• Replace olive oil with a square cake of firm tofu and 2/3 cup of soy or cows milk.
  • Add wilted spinach and other greens.
  • Use chopped almonds, macadamia, cashews, pecan, pistachio nuts and virtually any other nut or nuts.
  • Good combinations include mushroom with walnuts, turnip greens and walnuts, sundried tomatoes with pine nuts or walnuts, arugala with watercress and pine nuts or pecan nuts
  • Add chillis and various spices to the pesto for extra zest
  • If you do not have a food processor, you can chop everything by hand or using various hand choppers.
  • Add chopped roasted red peppers or Thai peppers
  • Sprinkle with Balsamic vinegar.
  • Any finely grated hard cheese can be used to thicken the oil and binding it to the other dry ingredients. Some softer cheeses can be added in chunks.
  • Grape seed oil and other oils with a neutral taste can be used as a substitute.

Ways to Use Pesto

  • Pasta Sauce - Pasta is an ideal use for pesto. Toss the hot cooked pasta with pesto sauce. The heat releases the fabulous flavors of the garlic, basil and cheese.
  • Pesto Spread - Pesto makes a delicious sandwich spread and as the base for many appetizing dips. Toast a baguette and while warm, spread with pesto and top with slices of ham, cheese or chicken.
  • Pesto Stuffing - Mix with other stuffing ingredients such as cream cheese, herbs and spices and bread crumbs for an excellent stuffing for poultry.
  • Salad Dressing - Pesto, by itself or mixed with olive oil, mayonnaise, yogurt and other ingredients makes a wonderful salad dressing.
  • Pesto Finishing Sauce - Add a little extra olive oil to the pesto and use it to provide a fabulous finishing touch toany grilled meat or vegetable dish.
  • Mashed Potato - Jazz up mashed potato with a teaspoon of pesto.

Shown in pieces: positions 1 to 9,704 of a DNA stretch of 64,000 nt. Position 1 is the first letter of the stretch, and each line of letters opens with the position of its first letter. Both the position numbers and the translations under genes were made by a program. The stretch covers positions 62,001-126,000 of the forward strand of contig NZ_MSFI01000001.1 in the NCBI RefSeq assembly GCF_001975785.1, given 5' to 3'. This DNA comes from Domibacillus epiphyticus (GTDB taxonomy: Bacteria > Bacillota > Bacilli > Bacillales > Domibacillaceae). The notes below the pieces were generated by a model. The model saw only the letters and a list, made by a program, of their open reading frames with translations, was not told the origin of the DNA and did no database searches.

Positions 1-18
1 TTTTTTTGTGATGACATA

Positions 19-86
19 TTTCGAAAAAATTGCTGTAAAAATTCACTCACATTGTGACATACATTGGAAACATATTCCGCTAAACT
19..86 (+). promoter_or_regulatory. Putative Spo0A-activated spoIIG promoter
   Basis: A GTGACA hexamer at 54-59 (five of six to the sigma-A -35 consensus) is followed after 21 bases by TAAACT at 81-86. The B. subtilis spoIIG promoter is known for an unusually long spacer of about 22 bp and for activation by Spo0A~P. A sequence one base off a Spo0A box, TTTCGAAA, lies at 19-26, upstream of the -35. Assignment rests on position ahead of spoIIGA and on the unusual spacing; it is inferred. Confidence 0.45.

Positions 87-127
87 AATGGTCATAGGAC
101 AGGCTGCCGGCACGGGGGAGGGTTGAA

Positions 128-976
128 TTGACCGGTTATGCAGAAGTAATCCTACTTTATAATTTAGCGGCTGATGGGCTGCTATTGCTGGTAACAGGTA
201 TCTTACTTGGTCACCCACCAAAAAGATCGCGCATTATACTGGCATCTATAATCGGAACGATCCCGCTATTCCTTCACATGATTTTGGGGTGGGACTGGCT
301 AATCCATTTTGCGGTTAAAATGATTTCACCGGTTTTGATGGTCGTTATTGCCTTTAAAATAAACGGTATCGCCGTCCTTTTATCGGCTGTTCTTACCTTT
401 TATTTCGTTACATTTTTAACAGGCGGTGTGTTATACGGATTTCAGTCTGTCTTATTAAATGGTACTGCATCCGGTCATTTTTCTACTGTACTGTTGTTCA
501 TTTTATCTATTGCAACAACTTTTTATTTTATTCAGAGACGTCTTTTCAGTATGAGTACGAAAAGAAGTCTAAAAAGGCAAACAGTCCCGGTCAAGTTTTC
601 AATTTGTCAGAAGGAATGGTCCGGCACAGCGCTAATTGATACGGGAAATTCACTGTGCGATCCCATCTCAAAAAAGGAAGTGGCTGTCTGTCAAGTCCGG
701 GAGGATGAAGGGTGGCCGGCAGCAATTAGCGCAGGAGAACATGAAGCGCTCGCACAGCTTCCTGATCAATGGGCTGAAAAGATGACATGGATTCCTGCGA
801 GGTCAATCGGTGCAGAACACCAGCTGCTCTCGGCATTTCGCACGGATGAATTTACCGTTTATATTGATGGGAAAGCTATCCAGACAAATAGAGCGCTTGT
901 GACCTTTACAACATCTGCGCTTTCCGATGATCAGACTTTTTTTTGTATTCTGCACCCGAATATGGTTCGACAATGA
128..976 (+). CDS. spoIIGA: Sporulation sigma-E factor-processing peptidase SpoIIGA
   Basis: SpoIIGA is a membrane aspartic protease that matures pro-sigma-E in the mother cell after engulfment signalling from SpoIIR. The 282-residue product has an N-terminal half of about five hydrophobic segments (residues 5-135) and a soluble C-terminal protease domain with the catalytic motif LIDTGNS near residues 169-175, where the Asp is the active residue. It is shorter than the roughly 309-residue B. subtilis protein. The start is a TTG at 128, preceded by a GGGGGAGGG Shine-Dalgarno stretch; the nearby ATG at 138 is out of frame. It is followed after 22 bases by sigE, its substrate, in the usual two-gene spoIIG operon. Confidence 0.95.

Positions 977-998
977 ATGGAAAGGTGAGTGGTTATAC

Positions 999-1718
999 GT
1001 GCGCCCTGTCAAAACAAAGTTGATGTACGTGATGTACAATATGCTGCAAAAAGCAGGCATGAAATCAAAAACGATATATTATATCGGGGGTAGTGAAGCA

• Marinade - Use pesto to marinade chicken breasts, pork, lamb or beef, before grilling, baking in the oven or cooking using your barbecue.
  • Soups - Add to soups to enhance the taste of minestrone and many other soups.
  • Fish Sauce - Spread on fish fillets, fresh sardines, grill or wrap in foil and oven bake.
  • Coating for Frying - A perennial favorite is to spread it onto any thin cut of meat, chicken or fish, then coat with bread crumbs and quickly shallow or deep fry the meat.
  • Lasagne - Mix pesto with ricotta cheese and use as a sauce for meat or vegetarian lasagne.
  • Sauce for Roast Potatoes - Par-boil potatoes, drain the water and add a little pesto and toss to coat the potatoes, add to a roasting pan with a little hot oil and roast in the oven.
  • Dips - Mix with crème fraiche and use as a dip for crudités.
  • Toasted sandwich filling - Mix pesto with cubed ham or roast beef pieces and grated cheese and use in a toasted sandwich.
  • Pizza Base - spread on a pizza base instead of tomato purée or paste. You can spread with cream cheese first.
  • Addition to Tomato Salsa - Mix pesto with diced tomatoes, onion and avocado and serve with cooked pasta, meat and other dishes
  • Sauce for Pasta Salad - Mix pesto with pasta, Fresh or smoked salmon ( or tinned tuna), sweetcorn kernels and mixed greens for a salad.

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© 2012 Dr. John Anderson


Submit a Comment

  • catgypsy profile image

    catgypsy 5 years ago from the South

    I love pesto and make it a lot. But I really enjoyed the extra tips you put in about how to freeze basil leaves and such. Great Hub! Voted up and useful.

  • indanila profile image

    Inda Blackwell 5 years ago

    Love pesto, especially on rosemary olive oil bread. One of my guilty pleasures!!!!

  • profile image

    Arlene V. Poma 5 years ago

    Voted up and everything else. I grow my own basil (different kinds) because I love the smell. Lots of helpful information here. Bookmarked!